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The University Green

T. Wood, Burlington from the Hill (Litho), 1846  
The gradual development in the nineteenth-century of University Place along a north-south axis in the early 1800's was intersected in the late 1820's by the placement of the Medical School, now Pomeroy Hall, along an east-west axis defined by upper Main Street and Williston Road. The configuration of the irregularly-shaped rectangular campus green began to take shape and functioned as a visual division between gown and town, a division that became blurred as the north, west, and southern sides of the Green were developed. College Street connected the Green to the Burlington, and provided the main axis from the town to the campus as it does today. Clearly, from the perspective of Burlington, the University was the proverbial 'city on a hill', quite literally an 'ivory tower' visibly removed, yet accessible to the city.

University Green, looking East, 2002  
The University Green functions as the symbolic center of the University's larger campus. It is that space which most clearly comes to mind if one were to ask, "have you seen the University of Vermont?" Although the Green is ringed with vehicular traffic, it is large enough in scale to function as a retreat and refuge. The University Green is a sloped plane which falls away toward the north and west, and is not clearly visible from one vantage point: it is in fact green and functions --spring,summer and early fall-- as an 'enclosed garden'. Students, faculty, staff and visitors may stop and sit if they choose. It becomes a 'green beach' in the spring and summer, where one finds people reclining on the grass as if they were lifted from a painting by Seurat; an outdoor classroom in a pastoral setting when weather permits. The variety, age, and height of trees and other plantings remind the viewer of the stability and on-going traditions of the institution. Significantly, the University Green also functions both as a 'living memorial' which commemorates specific individuals, and as an outdoor laboratory for students of Botany.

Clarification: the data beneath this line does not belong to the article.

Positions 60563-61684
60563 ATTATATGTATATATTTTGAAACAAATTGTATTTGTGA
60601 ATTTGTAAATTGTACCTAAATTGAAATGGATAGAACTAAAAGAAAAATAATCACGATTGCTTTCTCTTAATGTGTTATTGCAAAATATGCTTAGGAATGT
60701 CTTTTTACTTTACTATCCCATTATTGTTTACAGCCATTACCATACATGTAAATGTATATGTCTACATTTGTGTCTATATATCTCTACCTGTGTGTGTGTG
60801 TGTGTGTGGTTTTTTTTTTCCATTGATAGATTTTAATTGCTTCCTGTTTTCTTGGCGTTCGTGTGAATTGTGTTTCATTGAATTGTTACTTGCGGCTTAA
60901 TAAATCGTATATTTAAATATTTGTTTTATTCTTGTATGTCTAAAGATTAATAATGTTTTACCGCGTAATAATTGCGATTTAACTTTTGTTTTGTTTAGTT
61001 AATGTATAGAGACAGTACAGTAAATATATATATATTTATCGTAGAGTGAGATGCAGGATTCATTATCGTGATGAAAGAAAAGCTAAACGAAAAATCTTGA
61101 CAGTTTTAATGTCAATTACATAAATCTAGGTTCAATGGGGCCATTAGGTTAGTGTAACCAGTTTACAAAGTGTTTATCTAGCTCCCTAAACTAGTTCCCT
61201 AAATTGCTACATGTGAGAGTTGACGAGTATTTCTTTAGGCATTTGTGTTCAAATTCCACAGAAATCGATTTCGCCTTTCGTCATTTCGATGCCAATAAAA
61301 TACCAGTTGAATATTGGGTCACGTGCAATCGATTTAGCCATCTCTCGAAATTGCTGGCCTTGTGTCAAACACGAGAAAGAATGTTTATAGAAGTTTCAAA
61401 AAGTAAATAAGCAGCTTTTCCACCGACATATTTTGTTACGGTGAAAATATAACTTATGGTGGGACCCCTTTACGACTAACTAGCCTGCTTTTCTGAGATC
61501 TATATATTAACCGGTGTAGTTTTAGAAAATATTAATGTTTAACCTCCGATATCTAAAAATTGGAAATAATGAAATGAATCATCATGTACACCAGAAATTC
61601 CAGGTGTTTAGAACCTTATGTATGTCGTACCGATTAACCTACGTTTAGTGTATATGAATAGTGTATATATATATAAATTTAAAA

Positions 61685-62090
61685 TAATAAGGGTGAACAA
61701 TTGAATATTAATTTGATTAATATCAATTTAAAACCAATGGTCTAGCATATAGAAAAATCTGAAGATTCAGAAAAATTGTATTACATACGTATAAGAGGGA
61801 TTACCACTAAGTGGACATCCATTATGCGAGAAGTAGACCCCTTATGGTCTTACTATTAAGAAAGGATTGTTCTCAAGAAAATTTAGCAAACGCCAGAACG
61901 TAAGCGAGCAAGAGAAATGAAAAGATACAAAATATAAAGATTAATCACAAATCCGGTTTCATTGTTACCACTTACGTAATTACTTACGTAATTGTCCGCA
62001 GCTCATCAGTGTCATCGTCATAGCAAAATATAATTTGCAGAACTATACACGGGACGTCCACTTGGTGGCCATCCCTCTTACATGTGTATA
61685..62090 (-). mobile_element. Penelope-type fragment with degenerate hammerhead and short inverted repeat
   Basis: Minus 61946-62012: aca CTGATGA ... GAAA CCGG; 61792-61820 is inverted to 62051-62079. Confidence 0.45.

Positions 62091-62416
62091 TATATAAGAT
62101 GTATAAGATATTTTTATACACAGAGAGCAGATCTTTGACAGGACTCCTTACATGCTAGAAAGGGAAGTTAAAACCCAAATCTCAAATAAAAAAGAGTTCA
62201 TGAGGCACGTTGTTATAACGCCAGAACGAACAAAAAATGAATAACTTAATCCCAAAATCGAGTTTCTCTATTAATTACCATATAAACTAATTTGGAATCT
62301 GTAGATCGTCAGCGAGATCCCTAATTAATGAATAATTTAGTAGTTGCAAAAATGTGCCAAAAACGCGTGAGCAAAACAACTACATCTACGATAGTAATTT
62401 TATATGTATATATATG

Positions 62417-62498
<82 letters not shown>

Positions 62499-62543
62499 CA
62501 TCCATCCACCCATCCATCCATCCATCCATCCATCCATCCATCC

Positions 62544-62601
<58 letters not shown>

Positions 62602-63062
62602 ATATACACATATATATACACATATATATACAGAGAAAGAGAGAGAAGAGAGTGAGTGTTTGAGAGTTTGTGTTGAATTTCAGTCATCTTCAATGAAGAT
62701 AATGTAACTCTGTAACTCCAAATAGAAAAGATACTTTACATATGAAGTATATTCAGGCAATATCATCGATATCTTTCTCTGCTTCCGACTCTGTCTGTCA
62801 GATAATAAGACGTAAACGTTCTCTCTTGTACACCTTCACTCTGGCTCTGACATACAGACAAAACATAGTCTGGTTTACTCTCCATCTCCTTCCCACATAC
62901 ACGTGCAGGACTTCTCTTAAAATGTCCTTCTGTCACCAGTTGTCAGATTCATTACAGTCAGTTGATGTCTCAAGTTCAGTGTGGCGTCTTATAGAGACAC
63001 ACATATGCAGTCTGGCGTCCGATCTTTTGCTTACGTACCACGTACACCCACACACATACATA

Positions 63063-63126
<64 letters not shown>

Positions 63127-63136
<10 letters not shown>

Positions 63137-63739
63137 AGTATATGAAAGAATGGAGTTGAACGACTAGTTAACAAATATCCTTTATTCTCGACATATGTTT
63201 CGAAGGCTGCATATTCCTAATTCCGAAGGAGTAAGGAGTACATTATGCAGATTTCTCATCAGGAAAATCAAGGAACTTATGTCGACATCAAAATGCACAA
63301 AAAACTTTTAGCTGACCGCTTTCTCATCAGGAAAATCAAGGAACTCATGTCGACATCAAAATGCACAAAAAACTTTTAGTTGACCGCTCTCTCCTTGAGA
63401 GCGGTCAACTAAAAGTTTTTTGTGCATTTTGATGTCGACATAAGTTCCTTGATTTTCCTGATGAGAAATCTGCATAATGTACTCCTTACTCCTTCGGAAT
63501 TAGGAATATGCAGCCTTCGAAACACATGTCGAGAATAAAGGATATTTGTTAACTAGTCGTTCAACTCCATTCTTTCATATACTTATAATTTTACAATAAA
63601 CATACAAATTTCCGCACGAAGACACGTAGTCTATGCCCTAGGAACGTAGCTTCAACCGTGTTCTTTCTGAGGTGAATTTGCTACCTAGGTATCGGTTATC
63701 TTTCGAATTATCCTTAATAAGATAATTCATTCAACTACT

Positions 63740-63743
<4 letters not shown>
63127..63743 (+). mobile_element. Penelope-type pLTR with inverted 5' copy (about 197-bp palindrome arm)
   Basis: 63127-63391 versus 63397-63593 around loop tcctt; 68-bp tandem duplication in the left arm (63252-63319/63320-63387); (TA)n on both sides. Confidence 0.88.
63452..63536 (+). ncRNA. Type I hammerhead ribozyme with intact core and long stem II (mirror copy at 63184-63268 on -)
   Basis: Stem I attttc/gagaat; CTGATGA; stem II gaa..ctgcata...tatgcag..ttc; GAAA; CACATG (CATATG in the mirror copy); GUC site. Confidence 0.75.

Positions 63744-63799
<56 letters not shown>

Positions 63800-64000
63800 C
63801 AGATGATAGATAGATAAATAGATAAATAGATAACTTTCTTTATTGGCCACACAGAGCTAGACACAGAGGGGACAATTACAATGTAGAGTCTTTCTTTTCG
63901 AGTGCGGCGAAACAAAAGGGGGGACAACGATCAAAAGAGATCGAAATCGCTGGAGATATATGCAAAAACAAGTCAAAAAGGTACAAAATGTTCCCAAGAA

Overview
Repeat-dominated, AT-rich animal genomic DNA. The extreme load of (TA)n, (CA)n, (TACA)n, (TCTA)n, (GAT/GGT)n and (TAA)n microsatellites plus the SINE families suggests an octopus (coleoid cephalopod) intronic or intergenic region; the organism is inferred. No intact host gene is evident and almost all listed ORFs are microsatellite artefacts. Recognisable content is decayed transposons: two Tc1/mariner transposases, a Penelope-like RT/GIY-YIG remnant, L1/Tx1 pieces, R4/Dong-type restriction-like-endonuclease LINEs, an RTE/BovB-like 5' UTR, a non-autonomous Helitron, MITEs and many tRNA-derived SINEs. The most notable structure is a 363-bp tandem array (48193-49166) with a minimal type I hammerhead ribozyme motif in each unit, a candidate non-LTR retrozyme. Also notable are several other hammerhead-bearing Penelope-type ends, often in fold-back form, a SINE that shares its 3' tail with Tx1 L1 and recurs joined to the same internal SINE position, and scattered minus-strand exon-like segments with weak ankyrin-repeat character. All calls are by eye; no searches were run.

The monuments and memorials placed on and near the Green provide a visual cathechism which contributes to an understanding of the University's history. See, for example, the Lafayette and Allen statues; the fountain and memorial benches; the UVM Boulder, John Purple Howard Bust, the Old Mill Bell, to name a few.

The Howard Fountain, c. 1885  
Many of the buildings which form the perimeter of the University Green also serve a commemorative purpose. These buildings often tell us by their names - Billings, Tyler, Allen, Dewey, Morrill and Williams - of the initial commemorative function which they served, honoring patrons, trustees and distinctive alumni. The commerorative function remains, however, the initial academic purpose of many of these buildings has changed over the past two hundred years.

  Waterman Building from the Green, 2002
Their new use reflects a differing curricular emphasis and often a redefined mission of the University. For example, the first and third medical colleges - Pomeroy Hall (1829) and Dewey Hall (1905) - now house, after extensive renovation and additions, the Department of Communication Sciences and The Department of Psychology. Waterman Building (1941) no longer contains a rare book room or a three lane bowling alley; but continues to house the Administrative Offices of the University as well as those for the College of Education and Social Services and the College of Arts and Sciences.

University Green, looking East, 2002  
The University Green, with its memorials and distinctive historic buildings is the center of the University: its historic quadrangle, a place to learn and relax as well as to remember.

Similarly, Billings Library, the University library from 1883 to 1960, is now Billings Student Center, housing offices for Student Affairs and providing important social spaces for a variety of University functions.